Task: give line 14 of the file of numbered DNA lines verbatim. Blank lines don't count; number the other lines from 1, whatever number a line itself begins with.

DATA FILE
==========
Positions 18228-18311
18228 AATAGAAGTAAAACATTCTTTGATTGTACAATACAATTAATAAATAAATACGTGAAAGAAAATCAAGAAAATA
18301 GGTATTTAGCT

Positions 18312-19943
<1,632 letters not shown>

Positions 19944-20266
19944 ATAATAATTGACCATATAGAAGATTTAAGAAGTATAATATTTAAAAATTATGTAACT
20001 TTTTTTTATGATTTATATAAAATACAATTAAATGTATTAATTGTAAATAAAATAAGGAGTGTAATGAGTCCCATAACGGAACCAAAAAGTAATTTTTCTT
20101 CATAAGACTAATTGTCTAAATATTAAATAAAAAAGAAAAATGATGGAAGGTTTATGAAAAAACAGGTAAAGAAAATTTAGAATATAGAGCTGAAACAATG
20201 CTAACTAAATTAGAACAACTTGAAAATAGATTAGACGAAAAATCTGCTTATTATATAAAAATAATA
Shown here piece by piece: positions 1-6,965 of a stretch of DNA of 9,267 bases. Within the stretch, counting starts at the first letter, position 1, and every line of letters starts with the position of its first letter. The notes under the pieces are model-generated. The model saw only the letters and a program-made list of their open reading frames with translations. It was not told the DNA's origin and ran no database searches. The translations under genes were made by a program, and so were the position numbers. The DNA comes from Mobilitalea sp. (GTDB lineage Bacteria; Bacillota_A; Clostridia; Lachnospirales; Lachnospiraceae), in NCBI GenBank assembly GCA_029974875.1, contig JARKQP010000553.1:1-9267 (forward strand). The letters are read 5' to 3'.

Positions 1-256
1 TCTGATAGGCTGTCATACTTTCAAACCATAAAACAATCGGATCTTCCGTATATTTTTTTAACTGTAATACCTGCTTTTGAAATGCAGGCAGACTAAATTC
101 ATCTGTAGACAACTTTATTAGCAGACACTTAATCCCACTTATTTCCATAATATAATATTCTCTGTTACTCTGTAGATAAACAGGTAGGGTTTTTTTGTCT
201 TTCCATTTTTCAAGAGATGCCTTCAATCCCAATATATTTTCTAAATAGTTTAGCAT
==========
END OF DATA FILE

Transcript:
101 ATCTGTAGACAACTTTATTAGCAGACACTTAATCCCACTTATTTCCATAATATAATATTCTCTGTTACTCTGTAGATAAACAGGTAGGGTTTTTTTGTCT